This excellent post came from Alcohol Policy UK in October regarding Nalmefene (Trade name Selincro) and pathways to prescribing.
Nalmefene was authorised as a drug to support a reduced drinking goal amongst mildly dependent drinkers, although has been considered controversial in some respects. To be eligible, drinkers must be assessed as alcohol dependent, but not be physically dependent (i.e needing a detox).
In addition drinkers must be exceeding 5 units in a drinking day if female and 7.5 units in a drinking day if male, described as a high ‘Drinking Risk Level’ (DRL). Once prescribed, the drug is to be taken ‘as needed’, for instance if a person anticipates a drinking occasion. However patients can only be prescribed Nalmefene if they still meet this criteria two weeks after initial assessment and agree to psychosocial interventions for the length of treatment.
As a result, local areas have been developing pathways to ensure that where Nalmefene is prescribed, it is done so in adherence with NICE guidelines. Concerns about Nalmefene being prescribed without psychosocial interventions may be in some part be driven by media reports or coverage neglecting to highlight or emphasise the key requirement for psychosocial intervention.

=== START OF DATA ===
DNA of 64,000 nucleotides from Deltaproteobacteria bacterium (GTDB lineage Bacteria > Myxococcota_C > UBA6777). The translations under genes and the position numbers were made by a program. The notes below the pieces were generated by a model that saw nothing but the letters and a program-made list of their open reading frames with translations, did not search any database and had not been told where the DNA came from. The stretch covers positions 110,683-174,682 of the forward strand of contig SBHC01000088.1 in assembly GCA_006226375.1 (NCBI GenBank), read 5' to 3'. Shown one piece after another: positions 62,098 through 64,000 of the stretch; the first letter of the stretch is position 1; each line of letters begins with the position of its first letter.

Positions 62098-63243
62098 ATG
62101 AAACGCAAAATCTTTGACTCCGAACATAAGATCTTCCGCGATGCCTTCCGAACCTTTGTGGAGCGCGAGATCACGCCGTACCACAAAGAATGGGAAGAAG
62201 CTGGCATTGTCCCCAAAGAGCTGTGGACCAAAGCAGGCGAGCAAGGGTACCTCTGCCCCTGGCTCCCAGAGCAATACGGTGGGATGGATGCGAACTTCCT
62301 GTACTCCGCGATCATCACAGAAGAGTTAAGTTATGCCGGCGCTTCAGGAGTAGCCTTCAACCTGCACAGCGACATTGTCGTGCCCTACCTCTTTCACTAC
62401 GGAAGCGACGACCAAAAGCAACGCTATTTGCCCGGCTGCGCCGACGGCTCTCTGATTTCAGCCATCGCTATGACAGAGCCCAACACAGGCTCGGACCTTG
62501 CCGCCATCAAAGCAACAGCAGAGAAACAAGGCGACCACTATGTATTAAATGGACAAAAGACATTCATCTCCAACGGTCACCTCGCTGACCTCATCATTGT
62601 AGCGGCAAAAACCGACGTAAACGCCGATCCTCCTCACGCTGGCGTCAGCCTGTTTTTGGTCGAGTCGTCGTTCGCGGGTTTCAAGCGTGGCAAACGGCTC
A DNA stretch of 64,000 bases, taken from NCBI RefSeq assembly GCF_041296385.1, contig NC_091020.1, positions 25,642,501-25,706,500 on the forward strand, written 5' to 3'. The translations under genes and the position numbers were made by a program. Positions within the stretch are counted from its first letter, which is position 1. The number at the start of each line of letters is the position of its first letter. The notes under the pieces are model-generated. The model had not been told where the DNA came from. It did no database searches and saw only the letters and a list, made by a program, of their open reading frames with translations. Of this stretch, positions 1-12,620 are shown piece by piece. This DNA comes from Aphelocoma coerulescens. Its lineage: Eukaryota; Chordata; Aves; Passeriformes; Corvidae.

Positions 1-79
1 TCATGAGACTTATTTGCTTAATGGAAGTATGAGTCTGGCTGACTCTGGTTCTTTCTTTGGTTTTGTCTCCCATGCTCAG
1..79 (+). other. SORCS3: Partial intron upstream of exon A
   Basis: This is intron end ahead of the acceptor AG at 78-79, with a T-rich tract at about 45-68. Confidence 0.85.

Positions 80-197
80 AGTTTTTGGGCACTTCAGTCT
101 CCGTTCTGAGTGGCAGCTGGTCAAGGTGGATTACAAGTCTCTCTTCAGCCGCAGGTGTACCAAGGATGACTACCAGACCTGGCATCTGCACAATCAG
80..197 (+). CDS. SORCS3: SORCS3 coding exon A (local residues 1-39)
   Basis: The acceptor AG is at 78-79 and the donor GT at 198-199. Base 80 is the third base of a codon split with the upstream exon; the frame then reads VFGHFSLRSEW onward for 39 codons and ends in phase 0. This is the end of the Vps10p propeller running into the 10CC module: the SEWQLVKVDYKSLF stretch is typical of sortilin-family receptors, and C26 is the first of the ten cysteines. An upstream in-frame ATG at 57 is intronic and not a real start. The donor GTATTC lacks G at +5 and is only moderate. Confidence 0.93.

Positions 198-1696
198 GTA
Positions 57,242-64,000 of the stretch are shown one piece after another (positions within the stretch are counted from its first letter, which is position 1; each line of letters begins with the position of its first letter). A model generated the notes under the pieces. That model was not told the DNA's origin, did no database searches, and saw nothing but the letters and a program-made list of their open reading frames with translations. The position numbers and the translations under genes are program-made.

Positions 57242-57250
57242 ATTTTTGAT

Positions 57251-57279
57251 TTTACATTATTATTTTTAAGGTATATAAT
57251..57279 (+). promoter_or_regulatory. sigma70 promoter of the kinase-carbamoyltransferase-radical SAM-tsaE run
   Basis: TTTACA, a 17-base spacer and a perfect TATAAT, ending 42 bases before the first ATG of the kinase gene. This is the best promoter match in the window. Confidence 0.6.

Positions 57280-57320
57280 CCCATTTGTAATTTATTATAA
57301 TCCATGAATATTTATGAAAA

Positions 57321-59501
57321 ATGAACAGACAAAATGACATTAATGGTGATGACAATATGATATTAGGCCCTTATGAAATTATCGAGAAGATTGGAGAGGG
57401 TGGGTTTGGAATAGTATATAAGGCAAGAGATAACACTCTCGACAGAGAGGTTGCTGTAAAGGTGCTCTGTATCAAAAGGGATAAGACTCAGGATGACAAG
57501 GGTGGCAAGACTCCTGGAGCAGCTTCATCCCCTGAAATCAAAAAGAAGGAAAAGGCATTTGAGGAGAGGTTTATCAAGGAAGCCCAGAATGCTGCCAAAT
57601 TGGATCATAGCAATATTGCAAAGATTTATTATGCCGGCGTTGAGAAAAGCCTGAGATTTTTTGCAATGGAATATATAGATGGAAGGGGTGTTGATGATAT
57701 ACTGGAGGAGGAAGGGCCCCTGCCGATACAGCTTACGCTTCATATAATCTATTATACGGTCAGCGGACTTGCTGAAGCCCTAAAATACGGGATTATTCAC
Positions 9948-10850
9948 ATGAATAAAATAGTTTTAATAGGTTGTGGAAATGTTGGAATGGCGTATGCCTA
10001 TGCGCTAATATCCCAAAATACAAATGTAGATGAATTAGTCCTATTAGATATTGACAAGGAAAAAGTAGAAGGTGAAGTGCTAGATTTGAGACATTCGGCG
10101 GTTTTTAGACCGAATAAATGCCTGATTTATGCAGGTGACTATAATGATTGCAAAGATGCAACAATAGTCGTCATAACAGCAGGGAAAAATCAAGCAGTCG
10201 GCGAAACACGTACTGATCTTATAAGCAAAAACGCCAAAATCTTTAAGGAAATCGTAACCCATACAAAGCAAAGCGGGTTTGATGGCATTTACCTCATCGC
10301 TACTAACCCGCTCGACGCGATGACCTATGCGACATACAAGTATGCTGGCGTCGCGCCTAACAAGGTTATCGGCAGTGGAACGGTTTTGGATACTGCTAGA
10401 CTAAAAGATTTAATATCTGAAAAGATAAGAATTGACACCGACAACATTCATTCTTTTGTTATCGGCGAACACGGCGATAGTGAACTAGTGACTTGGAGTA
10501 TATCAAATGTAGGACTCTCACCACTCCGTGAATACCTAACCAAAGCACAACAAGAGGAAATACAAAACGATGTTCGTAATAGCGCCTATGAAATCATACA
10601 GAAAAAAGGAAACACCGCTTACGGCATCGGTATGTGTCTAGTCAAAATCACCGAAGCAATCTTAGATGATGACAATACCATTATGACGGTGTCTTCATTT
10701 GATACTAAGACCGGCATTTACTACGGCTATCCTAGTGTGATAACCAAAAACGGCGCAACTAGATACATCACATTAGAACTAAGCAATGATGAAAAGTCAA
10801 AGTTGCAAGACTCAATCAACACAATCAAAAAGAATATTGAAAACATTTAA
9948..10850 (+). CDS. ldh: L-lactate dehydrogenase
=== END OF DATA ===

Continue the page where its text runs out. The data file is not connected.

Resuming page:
As highlighted in a detailed guest post by Dylan Kerr, a number of issues need careful consideration, including how ‘dependence’ is assessed, and the role of brief intervention and psychosocial support. The effects of the latter are hard to extrapolate from the effects of the drug, and indeed the research trials showed only relatively small differences between those receiving psychosocial support and a placebo (control group) and those receiving psychosocial support plus Nalmefene.
In addition, Nalmefene can only be prescribed if a patient is still drinking at high ‘DRL’ two weeks after an initial assessment. In the studies, many patients had cut down significantly as a result of the brief intervention alone, and thus no longer drinking at a high DRL.
Local areas may also be carefully considering the cost as austerity continues to bite. At £3.03 a pill it will not be considered a cheap drug by CCGs, although presently Nalmefene represents only a fraction of the spend on alcohol prescriptions – albeit likely to rise. However Lundbeck, producers of the drug and sponsors of a range of alcohol activity in recent years, have announced major restructuring suggesting a change in priorities.
One positive indirect effect of Nalmefene’s availability could be regraded as increasing ‘help-seeking’ amongst a population of mildly dependent drinkers who would otherwise not have sought help. The issue may be ensuring that the role Nalmefene plays is one in which it is always as part of psychosocial support within a robust pathway, with further evaluation of its benefit outside research conditions.
Some examples of local pathways are below.
- Haringey’s Nalmefene pathway developed by HAGA – action on alcohol [pdf]
- Dorset Shared Care Nalmefene pathway [pdf]
- West Suffolk Pathway Nalmefene in Primary Care [pdf]
- Kent Nalmefene pathway [pdf]
- Barnsley Nalmefene guidance [pdf]
Anecdotally I have only spoken to one person at one of my How to Quit workshops who has used Selincro to try to manage their drinking and their experience was that it did not help them cut down. I’d be interested to hear any other experiences if you’re happy to share either in the comments below or on email to me 🙂